Leveraging the growing naval presence of India, a de facto American ally, in the Arabian Sea and the Bay of Bengal. More specifically, [the US] will require the 21st-century equivalent of coaling stations in rimland countries whose stability is defensible, where [the US] can pre-position supplies and conduct long-range strikes off ships: Oman, Diego Garcia, India, and Singapore come to mind. (Kaplan 2017: 33)

Continental or Maritime?

India, which has signed two agreements —Logistics Exchange Memorandum of Agreement (LEMOA) and Communication and Information on Security Memorandum of Agreement (CISMOA)—of the three foundational military cooperation agreements with the US, is happy being an American coaling station. Currently, India is in no position to shape geopolitics because it has neither the capacity to be a sea power, nor the money to be a land power. All it has is its geographic location that connects it to the Pacific Ocean and gives it an opening into Eurasia. This peculiar geography, however, gives the Indian elite a feeling that it has a larger role to play in global affairs. But, that larger role at the moment is limited to playing second fiddle to the US, supporting the empire in stemming its decline.

For more than seven decades, independent India was almost oblivious of the possible openings on its northern borders. How the closure of land routes with Central Asia via Pakistan affected trade was never given any cognisance in India’s strategic thought. The strategic outlook of the Indian elite was shaped by Britain, a maritime power, which used geopolitical manoeuvring to ensure that India’s borders with China and Pakistan were sealed.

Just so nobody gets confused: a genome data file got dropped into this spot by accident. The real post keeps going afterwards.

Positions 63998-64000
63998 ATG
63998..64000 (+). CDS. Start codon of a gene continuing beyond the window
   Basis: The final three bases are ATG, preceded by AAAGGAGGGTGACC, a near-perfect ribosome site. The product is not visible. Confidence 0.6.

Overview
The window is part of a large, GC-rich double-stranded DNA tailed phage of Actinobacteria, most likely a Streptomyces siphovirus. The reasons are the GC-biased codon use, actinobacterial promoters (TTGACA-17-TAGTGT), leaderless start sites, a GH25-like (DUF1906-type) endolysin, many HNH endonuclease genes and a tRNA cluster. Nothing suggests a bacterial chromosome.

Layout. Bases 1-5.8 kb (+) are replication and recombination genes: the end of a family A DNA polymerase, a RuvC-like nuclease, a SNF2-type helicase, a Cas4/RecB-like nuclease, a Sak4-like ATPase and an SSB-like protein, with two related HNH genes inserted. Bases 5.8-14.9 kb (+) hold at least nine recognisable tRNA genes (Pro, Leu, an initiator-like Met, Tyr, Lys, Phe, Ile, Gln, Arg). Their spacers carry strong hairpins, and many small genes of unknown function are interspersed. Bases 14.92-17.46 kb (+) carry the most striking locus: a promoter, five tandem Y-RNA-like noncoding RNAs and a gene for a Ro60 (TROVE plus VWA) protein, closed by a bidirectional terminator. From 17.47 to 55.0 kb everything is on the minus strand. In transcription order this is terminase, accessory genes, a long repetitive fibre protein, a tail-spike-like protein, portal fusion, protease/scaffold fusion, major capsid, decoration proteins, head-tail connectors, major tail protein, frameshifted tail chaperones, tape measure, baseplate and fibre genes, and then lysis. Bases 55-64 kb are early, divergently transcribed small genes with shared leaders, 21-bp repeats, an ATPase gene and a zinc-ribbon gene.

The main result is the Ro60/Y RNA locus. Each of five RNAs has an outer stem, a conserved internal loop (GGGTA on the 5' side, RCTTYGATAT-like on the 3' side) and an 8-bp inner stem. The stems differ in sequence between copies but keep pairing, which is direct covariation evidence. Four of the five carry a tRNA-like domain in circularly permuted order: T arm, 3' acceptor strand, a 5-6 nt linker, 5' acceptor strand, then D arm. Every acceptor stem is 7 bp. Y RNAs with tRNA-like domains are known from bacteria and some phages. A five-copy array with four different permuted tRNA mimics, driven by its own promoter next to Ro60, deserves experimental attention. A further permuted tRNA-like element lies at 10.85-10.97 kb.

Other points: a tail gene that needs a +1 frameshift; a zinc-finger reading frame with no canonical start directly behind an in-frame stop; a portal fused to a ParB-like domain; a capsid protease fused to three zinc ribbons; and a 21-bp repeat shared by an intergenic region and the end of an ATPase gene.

It was natural for the independence-era Indian strategic elite to imagine that global power flowed from the oceans because their experience was limited to seeing a world dominated by maritime powers; first Britain, and then America. Disputes with Pakistan and China were never seen in terms of these causing the closure of India’s links to Central Asia. That direct rail from Astana to Amritsar could transport goods in less than 25 hours was never even imagined. It has never been assessed as to how the stoppage of cross-border trade helped maritime powers retain the primacy of ports and Sea Lines of Communication (SLOCS) as the fulcrum of international trade.

The control of international trade flows has been a major source of Anglo-American power. The Americanisation and dollarisation of the world would both not have been possible without the control of commodity flows on the high seas. The American Century rolled on unhindered because there was no counter-hegemonic force that stood up to resist its maritime dominance. The rise of the Soviet Union belied hopes because it never challenged the monopoly of international trade flows by American maritime power. Although it bypassed the American banking system by encouraging barter trade with its partners, it never thought of building an exclusive socialist trade route running from China to Poland through Central Asia. Such a route may have contributed to the consolidation of the socialist bloc, but Soviet suspicion of communist China prevented it from fructifying. Russian leadership was always fearful of Mao Zedong becoming a “Chinese Tito” who would undermine the Soviet dominance of the socialist world.